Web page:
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Millennials Challenge Workplace Standards with Blockchain Technology

Millennials are known as being a unique demographic, especially when it comes to the workforce. Many of them have different standards than their parents and grandparents, which makes it challenging for human resource departments to attract them. A significant deciding factor for millennials when choosing a new job is the position’s ability to promote change through promoting corporate responsibility. According to a report by PWC, titled “Millennials at Work Reshaing the Workplace,” over 50 percent of millennials would take a job cut for position that aligns with their values.

Blockchain enterprises seem to recognize millennials’ needs. According to Vlad Dobrynin of Humans.net, a blockchain enterprise, “In search of self-fulfillment and new opportunities to make money, millennials turn to online job platforms. However, these are quite far from guaranteeing a fast and, above all, a successful search for work . . . the aim is to create a resource bank for people and businesses without middlemen and fees – transforming the way we live, work and relate to one another in the blockchain era.”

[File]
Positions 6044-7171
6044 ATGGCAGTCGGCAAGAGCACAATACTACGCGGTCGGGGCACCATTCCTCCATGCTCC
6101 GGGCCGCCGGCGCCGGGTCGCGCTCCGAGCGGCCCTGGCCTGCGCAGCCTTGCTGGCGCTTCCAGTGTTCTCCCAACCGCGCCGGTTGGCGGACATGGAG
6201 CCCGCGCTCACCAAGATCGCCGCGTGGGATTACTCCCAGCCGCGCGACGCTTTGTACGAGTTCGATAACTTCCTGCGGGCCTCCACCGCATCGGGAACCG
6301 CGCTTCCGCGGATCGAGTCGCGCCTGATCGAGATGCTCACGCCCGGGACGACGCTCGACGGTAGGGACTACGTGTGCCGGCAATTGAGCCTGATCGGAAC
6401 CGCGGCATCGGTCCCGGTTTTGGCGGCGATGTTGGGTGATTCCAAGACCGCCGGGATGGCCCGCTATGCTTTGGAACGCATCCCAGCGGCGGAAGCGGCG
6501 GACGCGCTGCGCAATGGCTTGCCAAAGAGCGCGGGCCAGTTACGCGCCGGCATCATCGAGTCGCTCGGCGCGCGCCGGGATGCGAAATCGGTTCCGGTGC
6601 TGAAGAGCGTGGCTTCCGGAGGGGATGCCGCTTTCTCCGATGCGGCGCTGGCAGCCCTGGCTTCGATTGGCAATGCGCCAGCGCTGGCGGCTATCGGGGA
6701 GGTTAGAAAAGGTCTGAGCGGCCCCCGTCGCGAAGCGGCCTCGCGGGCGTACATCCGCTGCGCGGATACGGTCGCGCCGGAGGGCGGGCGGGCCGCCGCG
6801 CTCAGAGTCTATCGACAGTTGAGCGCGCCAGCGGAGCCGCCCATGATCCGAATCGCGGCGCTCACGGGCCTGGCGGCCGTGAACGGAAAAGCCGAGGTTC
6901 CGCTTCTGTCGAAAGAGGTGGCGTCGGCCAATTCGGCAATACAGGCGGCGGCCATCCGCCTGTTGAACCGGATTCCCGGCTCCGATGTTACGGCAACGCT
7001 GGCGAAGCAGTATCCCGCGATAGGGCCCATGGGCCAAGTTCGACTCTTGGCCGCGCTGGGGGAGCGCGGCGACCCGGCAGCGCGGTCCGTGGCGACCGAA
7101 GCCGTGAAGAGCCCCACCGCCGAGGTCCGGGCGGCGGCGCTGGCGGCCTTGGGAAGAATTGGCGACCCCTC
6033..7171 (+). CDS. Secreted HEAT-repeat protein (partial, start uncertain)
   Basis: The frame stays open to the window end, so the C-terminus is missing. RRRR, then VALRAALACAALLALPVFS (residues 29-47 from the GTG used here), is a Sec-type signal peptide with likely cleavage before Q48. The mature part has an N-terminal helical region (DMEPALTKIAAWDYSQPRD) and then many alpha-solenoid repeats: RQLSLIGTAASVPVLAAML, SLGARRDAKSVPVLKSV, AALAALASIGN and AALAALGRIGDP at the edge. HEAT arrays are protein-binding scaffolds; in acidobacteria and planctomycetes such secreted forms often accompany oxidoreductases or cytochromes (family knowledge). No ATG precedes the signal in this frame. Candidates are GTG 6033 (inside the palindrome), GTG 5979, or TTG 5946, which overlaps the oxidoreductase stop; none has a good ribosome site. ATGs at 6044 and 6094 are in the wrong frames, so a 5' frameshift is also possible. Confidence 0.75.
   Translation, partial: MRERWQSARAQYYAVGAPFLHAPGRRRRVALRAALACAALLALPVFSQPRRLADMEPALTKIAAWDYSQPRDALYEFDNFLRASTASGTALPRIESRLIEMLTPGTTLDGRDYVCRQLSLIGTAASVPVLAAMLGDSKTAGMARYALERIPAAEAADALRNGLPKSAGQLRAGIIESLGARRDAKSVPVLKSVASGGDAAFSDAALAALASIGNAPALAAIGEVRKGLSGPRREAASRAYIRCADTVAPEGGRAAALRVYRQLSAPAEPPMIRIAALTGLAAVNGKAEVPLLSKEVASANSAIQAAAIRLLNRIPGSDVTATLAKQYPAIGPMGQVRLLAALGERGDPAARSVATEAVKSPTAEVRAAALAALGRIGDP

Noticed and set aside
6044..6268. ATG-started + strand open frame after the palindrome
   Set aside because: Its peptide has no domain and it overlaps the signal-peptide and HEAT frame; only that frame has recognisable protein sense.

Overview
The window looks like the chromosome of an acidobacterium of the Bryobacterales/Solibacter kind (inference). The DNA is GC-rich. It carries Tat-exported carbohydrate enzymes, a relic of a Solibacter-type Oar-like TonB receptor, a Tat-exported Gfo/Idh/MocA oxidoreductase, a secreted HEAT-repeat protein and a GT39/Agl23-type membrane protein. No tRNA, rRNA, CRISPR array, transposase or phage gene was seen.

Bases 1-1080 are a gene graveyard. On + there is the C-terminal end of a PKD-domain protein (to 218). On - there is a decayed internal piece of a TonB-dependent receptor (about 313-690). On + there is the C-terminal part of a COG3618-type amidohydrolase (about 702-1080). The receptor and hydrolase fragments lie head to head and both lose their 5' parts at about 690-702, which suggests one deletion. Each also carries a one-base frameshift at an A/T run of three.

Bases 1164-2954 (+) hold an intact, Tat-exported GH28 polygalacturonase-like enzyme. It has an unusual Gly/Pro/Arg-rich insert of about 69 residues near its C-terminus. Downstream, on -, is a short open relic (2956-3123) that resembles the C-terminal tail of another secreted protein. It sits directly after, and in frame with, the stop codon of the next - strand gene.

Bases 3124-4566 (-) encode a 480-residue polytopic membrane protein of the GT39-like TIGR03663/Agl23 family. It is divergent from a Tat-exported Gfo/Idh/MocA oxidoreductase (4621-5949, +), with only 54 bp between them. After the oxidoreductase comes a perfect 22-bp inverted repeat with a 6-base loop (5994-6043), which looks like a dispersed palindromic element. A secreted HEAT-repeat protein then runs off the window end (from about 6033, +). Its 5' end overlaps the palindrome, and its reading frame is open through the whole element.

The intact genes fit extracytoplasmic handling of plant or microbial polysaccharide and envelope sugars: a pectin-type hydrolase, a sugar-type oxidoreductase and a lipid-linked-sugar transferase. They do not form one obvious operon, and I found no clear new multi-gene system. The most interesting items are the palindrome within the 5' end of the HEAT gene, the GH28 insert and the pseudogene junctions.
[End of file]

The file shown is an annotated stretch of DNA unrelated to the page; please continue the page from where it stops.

These days, blockchain and cryptocurrency platforms are enacting what are called “bounty campaigns,” which provide for new standards and ethics in a decentralized system. Bounty campaigns allow for outsourcing of tasks, the workforce is cheaper than a traditional one, and the risks are limited in terms of regulation and bureaucracy.

The next question that arises is whether freelancing is an option for millennials in the new system as well. It may be a prime option, especially in light of the finding that millennials tend to prefer a “life-first attitude” instead of a “work-filled life.” A freelance career allows for work-life balance, flexibility, and more control over the funds they earn. Further, freelancers tend to be more versatile in terms of the skills that they learn and apply, which make them a prime option for new opportunities

However, this does not necessarily mean that freelancing is not without its project. Many of the projects are available only on limited platforms that change high fees for users to participate. Further, freelancing isn’t always consistent on every project, making it challenging for freelancers to continue and to maintain a steady line of work. Another problem are scams – there is a lack of regulatory protection in the industry, which can be dangerous not only for the freelancer, but also for the client.

Many are turning to distributed leger technology as a means to change the system. The technology is already being used to generate a more ethical workplace. And many are seeing that it may help freelancing projects and millennials’ needs and expectations as well. The technology may be able to promote factors such as trust, it may reduce costs, enhance creativity, and enhance working conditions for millennials and situations for clients. At the end of the day, only time will tell as to whether this will be an actual option in the future that millennials can implement into their job search, freelance career, and beyond.

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